Fish During Pregnancy May Help Baby’s Brain
Medical science reserves the right to change its mind.
A case in point: Despite the fact that pregnant women have long been discouraged from eating fish (particularly tuna or tilefish) because of its higher levels of mercury, a new study finds thatdining on fish every week may benefit the brain of their future child -- and may even decrease his or her risk of having some of the early signs of autism.
Researchers at the Center for Research in Environmental Epidemiology in Barcelona, Spain followed about 2,000 mothers and their children, beginning in the mothers' first trimester of pregnancy, and continuing until the children turned 5.
The children whose mothers ate three to four servings of fish a week had IQ scores that were 2.8 percent higher than those whose mothers ate less fish. What may be more surprising -- the study also showed that children whose mothers ate an average of 21 ounces of fish every week (about three to four servings) during their pregnancy showed no signs that mercury in fish negatively affected their developmental health, compared with the children whose mothers ate less fish.
Concerns about eating fish during pregnancy arose when some previous findings suggested that prenatal exposure to mercury found in fish may increase the risk of developmental health problems -- a study by researchers at the Harvard T.H. Chan School of Public Health found that increased consumption of fish containing methyl mercury may be linked with a risk of heart damage and irreversible impairment in brain function in children.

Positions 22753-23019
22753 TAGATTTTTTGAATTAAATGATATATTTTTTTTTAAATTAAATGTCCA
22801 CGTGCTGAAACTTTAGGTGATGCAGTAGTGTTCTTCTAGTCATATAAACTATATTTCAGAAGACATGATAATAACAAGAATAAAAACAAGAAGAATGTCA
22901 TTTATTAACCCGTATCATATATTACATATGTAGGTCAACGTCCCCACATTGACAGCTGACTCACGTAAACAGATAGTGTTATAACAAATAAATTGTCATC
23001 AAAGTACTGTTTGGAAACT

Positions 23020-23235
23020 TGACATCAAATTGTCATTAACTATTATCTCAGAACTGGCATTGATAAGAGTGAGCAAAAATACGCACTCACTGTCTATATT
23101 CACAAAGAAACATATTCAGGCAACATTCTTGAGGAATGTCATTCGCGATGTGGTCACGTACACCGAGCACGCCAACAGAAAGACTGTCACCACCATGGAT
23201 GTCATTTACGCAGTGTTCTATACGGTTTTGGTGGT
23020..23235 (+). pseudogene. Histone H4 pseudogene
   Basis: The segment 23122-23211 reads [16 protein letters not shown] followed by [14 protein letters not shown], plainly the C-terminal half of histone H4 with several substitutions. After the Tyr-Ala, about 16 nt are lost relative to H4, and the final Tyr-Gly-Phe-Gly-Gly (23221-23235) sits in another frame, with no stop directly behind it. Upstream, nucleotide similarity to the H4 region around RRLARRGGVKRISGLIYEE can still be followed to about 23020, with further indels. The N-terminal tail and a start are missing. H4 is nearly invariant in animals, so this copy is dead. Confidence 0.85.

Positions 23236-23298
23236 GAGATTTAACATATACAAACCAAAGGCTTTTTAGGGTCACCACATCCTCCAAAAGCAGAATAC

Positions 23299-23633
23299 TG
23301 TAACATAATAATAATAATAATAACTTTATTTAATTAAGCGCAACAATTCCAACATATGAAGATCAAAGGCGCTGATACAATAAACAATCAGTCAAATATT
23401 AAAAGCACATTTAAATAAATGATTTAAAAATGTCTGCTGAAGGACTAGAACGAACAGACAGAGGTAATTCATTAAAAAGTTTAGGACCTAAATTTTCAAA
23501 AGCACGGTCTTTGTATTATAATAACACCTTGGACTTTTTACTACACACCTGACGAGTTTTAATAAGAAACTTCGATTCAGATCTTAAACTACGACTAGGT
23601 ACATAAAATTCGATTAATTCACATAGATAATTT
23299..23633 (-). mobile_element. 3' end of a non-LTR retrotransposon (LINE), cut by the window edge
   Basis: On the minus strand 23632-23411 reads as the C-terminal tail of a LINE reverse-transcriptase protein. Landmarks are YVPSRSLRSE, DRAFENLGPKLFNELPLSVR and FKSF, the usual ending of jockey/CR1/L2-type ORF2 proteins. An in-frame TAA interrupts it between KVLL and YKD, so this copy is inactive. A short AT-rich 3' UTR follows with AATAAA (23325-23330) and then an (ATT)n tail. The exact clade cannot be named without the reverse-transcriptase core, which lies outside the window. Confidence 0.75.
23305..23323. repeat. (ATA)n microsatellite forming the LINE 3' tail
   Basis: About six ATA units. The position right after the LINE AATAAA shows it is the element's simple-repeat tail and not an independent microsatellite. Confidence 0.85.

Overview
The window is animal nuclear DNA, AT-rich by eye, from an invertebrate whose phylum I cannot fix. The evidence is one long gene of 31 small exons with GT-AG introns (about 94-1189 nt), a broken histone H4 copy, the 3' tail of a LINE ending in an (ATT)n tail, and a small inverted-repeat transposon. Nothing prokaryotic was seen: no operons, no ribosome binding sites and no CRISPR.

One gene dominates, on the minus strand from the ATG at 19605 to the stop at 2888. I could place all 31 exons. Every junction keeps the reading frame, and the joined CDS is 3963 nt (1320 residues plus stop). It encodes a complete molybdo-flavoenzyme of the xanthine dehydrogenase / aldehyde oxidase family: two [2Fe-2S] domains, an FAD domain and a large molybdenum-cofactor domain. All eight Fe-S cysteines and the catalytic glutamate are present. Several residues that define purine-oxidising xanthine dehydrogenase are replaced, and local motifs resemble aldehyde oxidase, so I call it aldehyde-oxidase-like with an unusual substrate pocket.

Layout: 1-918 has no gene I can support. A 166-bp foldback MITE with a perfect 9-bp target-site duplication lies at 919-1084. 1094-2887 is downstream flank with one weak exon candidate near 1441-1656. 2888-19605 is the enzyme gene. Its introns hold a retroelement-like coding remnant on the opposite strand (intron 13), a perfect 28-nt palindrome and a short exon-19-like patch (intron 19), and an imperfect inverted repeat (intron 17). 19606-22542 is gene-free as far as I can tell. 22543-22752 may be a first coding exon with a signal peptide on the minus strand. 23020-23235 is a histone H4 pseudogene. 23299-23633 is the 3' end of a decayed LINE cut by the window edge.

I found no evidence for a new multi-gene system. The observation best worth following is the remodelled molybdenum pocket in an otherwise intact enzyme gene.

Although more study of the link between fish consumption and brain development is needed, the new results are in line with many earlier studies that have linked eating fish during pregnancy with better outcomes in children.
The findings of the latest study suggest that high levels of a compound called docosahexaenoic acid (DHA) may outweigh any negative effects of mercury. Fish such as tuna that may have mercury, also hold higher levels of DHA, an omega-3 fatty acid that plays a critical role in brain growth and development.
Don't miss this week's Slice of History: Longest Surgery: Feb.4-8, 1951